Iona's Beach


TLDR: the pink stones of this Lake Superior beach make sounds like tinkling bells when disturbed by the tide.

D&D Inspiration: a singing beach has all sorts of cool implications. What if it is possessed by the ghost of a bard, who answers questions through the sound of the stones in the waves? What if the beach is magically imbued with a secret that the sand sings only at a certain hour of the day? What if the beach only sings part of a song, and the characters have to complete the music or words in order to complete a ritual?

Cemitério de Navios


TLDR: this Angolan beach is littered with old rotting ships, leftovers of a dangerous coast before a safe port was built.

D&D Inspiration: I mean, what a cool place! You could just drop this right into any D&D campaign as an amazing locale to explore. However, this would also be a really cool dungeon: what if all these ships were connected underground? Maybe by giant crab tunnels, a porous stone structure, or portals? It would be neat to go from one old ship to another, exploring their rotting remains and recovering ancient cargo.

Neskowin Ghost Forest


TLDR: On the shores of Oregon, the stumps of an ancient Sitka spruce forest stand amidst the waves and sand.

D&D Inspiration: so apparently before an earthquake made them a permanent feature, the stumps would only appear once every few decades. I love the idea of a ghost forest (literally) that gets uncovered once every few years. What would the characters find here? The ghosts of dryads? An ancient civilization built into the trees? Treasures caught amidst the roots?

Bone Folly in the Garden


TLDR: A folly is a piece of architecture whose only purpose is to beautiful a garden. While cleaning up an estate, a gardener realized this one was made from animal bones and teeth!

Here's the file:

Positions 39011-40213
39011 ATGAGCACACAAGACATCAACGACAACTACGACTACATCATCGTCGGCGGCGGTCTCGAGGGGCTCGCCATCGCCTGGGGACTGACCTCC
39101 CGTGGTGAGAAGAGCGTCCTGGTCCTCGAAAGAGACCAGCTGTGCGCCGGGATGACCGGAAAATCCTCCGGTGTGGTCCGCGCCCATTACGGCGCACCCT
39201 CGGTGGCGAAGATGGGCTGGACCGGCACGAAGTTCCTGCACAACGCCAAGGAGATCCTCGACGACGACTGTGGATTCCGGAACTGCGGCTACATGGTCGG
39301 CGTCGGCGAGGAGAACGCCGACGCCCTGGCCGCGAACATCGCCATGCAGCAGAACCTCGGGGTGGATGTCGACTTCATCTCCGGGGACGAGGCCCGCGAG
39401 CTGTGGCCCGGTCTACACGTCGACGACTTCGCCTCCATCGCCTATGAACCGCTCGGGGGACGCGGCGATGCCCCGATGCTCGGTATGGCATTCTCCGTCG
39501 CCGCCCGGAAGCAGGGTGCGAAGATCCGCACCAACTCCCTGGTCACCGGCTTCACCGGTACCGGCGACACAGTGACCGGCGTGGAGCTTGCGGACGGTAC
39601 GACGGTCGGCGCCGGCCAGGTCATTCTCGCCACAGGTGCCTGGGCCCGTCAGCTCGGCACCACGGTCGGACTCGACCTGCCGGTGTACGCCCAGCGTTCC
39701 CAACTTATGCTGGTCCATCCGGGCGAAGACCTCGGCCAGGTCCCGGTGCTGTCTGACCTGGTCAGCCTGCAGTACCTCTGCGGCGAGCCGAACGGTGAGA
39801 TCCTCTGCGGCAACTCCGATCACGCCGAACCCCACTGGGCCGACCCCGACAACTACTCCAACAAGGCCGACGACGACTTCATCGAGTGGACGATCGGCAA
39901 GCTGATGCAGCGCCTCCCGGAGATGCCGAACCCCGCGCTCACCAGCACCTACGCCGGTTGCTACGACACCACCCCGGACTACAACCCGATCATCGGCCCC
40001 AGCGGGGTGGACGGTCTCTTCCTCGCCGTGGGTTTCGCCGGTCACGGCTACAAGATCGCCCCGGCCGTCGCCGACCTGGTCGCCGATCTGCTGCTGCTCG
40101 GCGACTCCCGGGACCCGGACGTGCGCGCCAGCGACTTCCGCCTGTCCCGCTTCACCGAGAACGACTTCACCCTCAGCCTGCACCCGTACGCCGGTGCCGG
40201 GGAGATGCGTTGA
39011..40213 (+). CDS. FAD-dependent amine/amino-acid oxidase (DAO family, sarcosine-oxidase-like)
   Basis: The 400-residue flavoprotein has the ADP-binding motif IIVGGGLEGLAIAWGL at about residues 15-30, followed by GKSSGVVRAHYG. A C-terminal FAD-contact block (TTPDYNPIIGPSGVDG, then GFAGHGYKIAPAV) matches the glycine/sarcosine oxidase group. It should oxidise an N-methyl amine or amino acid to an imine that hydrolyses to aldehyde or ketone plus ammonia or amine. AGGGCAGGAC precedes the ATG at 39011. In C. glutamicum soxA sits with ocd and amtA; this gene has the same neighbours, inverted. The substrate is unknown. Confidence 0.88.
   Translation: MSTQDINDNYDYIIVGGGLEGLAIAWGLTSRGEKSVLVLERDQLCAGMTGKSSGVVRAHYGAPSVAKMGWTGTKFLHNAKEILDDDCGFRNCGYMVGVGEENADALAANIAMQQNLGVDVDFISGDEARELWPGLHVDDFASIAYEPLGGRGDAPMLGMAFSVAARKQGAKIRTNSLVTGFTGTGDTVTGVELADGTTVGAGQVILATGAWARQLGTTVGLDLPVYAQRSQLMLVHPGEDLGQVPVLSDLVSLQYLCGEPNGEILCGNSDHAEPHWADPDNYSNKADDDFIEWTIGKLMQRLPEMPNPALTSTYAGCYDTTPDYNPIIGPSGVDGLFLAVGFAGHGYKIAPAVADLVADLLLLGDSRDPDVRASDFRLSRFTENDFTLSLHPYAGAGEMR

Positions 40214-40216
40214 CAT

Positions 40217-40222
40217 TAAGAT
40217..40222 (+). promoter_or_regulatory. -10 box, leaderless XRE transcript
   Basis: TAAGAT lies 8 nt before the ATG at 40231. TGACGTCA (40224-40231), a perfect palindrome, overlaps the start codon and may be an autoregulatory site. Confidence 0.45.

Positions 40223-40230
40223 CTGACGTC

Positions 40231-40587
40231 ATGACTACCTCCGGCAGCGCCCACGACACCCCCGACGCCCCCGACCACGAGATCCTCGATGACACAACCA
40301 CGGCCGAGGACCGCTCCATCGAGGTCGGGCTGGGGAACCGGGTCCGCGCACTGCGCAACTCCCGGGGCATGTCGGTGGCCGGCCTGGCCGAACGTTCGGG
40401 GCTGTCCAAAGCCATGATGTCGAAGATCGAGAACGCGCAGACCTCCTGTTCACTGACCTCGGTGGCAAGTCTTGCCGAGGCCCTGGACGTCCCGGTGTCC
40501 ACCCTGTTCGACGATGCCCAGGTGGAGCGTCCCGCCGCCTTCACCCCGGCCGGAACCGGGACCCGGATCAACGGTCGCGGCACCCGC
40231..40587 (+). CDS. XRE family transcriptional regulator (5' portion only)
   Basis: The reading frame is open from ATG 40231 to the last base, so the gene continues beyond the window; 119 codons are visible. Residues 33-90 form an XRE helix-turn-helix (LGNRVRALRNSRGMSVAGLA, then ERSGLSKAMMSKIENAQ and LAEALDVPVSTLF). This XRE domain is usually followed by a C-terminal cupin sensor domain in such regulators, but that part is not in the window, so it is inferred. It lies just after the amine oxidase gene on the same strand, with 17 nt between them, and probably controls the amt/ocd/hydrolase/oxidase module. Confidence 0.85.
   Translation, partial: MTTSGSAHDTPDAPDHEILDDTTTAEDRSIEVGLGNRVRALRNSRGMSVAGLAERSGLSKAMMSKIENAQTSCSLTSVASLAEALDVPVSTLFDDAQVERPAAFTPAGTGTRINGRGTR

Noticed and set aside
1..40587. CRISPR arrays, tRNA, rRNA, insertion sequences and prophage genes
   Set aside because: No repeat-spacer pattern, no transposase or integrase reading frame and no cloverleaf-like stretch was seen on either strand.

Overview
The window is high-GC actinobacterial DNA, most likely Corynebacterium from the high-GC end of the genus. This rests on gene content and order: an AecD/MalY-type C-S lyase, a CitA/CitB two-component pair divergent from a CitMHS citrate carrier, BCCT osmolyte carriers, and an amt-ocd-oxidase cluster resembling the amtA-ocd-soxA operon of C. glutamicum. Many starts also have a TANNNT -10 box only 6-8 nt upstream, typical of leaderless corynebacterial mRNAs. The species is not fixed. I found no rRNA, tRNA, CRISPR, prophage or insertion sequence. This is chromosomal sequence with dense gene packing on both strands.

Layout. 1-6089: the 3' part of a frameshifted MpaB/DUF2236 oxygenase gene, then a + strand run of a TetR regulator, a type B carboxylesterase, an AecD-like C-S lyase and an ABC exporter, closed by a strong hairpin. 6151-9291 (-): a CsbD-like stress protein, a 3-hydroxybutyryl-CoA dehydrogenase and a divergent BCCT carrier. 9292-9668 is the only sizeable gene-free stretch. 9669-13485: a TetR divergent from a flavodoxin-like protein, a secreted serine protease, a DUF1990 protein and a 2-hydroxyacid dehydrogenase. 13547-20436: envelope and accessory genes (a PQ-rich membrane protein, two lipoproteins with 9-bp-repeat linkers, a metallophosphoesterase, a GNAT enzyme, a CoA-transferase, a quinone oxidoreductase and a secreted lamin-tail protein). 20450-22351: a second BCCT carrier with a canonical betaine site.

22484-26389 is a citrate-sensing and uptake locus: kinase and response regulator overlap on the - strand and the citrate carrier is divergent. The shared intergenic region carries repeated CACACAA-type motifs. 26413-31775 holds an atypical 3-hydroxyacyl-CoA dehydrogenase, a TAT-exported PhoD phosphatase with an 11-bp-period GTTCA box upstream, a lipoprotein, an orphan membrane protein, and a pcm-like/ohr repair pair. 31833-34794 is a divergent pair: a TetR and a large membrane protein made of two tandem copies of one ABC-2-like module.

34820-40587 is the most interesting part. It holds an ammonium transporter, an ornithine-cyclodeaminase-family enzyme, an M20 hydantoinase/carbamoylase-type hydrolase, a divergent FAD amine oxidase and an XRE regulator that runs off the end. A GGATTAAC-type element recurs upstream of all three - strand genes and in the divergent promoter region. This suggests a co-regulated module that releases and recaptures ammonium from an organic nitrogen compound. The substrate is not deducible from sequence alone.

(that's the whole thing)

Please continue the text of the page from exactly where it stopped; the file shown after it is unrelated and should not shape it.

D&D Inspiration: Okay, it's likely that the teeth, bones, shells, and stones were all just convenient nearby construction supplies. But in D&D the bones of the dead tend of have significance. What if a town used the bones of ancient soldiers, demons, or giants in their architecture? How would the spirits of these bones impact the lives of the townsfolk? Of what if a powerful noble, wizard, or celestial were killed, and their bones hidden in the construction of a folly? The garden plants would be warped by the imprisoned spirit.

Italy's Musical Woods are Under Threat


TLDR: The Italian Spruce trees known for their resonating wood, used to make masterful violins and piano soundboards, are under threat from Climate Change and parasites.

D&D Inspiration: We rarely ask ourselves where bards get their instruments. There must be master craftspeople who tend to forests of "resonating" trees just like these. Threats to those trees or the master crafters would be great adventure hooks! And though these spruce trees don't make music on their own, why not in a fantasy world? I love the idea of trees that actually resonate with the sounds of the violins, drums, and pianos they will someday become.